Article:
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Lead is a heavy, soft, relatively inexpensive metal ($116 a ton in 1940) which in ancient times was a byproduct of silver mining. Lead found uses in plumbing and other applications where its easy workability and resistance to corrosion are valuable. A very dense metal (11.34 g/cm, about half again as dense as iron), it also found use as a ballast and, later, as a component of small arms bullets. Lead was also put to use in low-melting alloys, as a gasoline additive, in storage batteries, and in many other applications, so that primary lead production became the most important source of the metal.
Lead usually occurs as galena (lead sulfide), which
easily refined by first roasting the ore to remove the sulfur,
smelting with carbon to remove
oxygen, leaving a mixture of lead and other metals. This is
purified by skimming off the copper
that rises to the top, then adding zinc
which extracts any silver or gold
before it, too, rises to the top to be skimmed off. The valuable
and silver are recovered by boiling off the volatile zinc. The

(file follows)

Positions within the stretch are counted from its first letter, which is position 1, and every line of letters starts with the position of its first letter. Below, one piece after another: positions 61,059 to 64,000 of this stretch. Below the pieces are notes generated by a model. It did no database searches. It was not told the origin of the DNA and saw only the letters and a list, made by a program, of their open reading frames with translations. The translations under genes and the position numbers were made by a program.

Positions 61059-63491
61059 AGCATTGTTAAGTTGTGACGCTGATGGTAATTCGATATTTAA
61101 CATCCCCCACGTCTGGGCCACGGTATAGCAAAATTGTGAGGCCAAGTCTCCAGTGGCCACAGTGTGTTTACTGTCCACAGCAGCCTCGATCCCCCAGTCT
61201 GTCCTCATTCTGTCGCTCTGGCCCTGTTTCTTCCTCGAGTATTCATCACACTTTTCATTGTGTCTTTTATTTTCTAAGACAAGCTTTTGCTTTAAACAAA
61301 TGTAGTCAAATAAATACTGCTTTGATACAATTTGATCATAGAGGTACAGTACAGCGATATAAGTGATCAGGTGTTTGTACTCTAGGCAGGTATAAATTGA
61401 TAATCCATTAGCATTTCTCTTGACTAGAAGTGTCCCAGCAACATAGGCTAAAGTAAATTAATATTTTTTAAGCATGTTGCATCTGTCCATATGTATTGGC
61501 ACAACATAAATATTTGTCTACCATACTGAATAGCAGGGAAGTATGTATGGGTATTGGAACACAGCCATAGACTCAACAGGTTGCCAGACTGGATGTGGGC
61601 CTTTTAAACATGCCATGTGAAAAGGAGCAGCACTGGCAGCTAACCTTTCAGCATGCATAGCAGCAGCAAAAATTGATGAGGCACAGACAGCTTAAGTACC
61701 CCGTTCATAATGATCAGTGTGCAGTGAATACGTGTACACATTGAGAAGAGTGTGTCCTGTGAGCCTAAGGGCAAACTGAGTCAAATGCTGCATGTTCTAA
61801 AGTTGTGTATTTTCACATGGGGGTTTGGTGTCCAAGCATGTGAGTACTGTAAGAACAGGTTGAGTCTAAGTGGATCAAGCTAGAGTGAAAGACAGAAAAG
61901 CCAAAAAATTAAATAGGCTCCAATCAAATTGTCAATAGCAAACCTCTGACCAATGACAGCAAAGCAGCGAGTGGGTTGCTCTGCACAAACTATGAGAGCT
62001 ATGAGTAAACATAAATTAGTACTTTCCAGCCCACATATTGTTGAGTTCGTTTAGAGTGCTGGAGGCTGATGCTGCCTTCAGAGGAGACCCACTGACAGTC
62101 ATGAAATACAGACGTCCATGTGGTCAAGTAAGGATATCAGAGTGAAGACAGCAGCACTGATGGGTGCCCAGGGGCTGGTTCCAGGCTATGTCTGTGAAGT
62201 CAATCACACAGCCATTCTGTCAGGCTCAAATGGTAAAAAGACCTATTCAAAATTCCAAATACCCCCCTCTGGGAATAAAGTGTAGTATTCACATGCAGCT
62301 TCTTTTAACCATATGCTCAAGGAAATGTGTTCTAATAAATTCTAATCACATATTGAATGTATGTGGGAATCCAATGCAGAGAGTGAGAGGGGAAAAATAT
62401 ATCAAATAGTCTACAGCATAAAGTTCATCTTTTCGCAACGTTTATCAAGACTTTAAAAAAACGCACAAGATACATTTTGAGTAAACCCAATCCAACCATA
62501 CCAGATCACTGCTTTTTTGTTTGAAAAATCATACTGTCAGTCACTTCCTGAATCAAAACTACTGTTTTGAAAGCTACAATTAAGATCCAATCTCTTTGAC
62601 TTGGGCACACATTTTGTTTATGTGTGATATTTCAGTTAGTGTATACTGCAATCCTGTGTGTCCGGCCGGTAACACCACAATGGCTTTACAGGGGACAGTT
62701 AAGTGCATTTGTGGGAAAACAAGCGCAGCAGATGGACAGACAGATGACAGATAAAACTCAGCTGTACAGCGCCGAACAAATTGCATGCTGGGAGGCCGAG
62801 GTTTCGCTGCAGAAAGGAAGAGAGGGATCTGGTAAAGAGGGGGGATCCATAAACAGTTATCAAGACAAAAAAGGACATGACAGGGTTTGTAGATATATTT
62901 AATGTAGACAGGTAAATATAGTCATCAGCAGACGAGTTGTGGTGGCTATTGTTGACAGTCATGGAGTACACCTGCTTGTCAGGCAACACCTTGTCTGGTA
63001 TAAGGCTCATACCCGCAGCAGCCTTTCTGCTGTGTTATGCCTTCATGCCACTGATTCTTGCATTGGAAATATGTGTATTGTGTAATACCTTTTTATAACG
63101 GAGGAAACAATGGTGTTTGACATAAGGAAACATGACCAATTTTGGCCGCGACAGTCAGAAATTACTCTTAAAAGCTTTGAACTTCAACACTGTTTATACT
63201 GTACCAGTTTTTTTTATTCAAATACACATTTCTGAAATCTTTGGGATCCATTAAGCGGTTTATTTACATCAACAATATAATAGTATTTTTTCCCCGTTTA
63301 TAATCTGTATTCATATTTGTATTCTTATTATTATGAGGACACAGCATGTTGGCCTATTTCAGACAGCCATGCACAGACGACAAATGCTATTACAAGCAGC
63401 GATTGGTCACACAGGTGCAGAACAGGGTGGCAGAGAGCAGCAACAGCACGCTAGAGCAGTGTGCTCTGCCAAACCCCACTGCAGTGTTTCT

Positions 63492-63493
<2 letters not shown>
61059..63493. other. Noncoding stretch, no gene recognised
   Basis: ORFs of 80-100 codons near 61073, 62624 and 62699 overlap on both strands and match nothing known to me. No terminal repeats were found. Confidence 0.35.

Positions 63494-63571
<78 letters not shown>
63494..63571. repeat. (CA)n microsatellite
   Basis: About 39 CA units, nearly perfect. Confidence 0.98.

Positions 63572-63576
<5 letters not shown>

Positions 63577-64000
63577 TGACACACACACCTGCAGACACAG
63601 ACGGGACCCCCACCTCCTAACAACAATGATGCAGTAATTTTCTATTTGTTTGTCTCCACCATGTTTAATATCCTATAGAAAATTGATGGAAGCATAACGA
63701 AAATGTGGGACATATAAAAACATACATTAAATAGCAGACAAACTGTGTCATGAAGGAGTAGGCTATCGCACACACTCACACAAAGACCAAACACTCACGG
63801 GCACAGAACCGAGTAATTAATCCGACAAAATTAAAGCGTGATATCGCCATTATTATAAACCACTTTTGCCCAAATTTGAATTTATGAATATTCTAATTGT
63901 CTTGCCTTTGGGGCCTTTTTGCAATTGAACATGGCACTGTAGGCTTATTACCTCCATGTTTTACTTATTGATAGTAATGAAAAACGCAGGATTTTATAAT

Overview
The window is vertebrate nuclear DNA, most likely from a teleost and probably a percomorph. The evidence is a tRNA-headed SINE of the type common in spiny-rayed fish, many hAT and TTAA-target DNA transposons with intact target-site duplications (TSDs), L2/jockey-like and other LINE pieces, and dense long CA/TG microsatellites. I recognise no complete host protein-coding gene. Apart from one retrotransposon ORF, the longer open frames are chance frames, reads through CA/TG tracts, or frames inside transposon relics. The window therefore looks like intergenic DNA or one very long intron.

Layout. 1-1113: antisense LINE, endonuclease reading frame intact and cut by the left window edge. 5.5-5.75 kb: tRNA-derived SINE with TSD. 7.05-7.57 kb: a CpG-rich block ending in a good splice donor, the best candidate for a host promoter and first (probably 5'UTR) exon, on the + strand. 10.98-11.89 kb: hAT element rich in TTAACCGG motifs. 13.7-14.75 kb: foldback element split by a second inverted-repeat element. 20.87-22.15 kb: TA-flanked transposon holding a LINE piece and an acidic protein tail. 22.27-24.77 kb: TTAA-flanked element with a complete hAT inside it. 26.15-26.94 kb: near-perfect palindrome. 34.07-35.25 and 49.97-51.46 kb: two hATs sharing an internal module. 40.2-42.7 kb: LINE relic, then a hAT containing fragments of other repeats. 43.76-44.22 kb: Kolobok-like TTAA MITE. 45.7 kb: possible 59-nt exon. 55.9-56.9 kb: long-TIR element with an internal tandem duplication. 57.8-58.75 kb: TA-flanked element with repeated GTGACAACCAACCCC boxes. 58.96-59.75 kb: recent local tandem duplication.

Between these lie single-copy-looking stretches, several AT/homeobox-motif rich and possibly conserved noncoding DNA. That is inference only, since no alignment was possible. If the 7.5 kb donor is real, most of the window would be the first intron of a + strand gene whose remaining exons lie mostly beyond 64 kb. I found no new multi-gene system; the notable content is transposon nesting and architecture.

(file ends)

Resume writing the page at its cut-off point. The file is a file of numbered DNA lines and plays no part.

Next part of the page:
pure lead was often alloyed with antimony or copper to increase
Compounds of lead are quite toxic, and because the body has difficulty ridding itself of lead, it is a cumulative poison. Today safer alternatives have been found for most traditional uses of lead.
Lead was not a serious limiting resource for the Allies, though wartime demand was so great (including as a substitute for scarcer resources) that there were occasional shortages. The United States produced considerable lead from mines in Missouri, and there were also large deposits in Australia and smaller deposits at various locations in the western United States, including Alaska. Japan produced less than 10% of its requirements of lead in the home islands, so that this metal was among the depressingly long list of essential industrial materials that had to be imported. The seizure of Burma, an important lead producer, eased the situation only to the extent that shipping was available to get the lead back to Japan.
Van Royden and Bowles (1952)
U.S. Geological Survey (accessed 29 December 2006)
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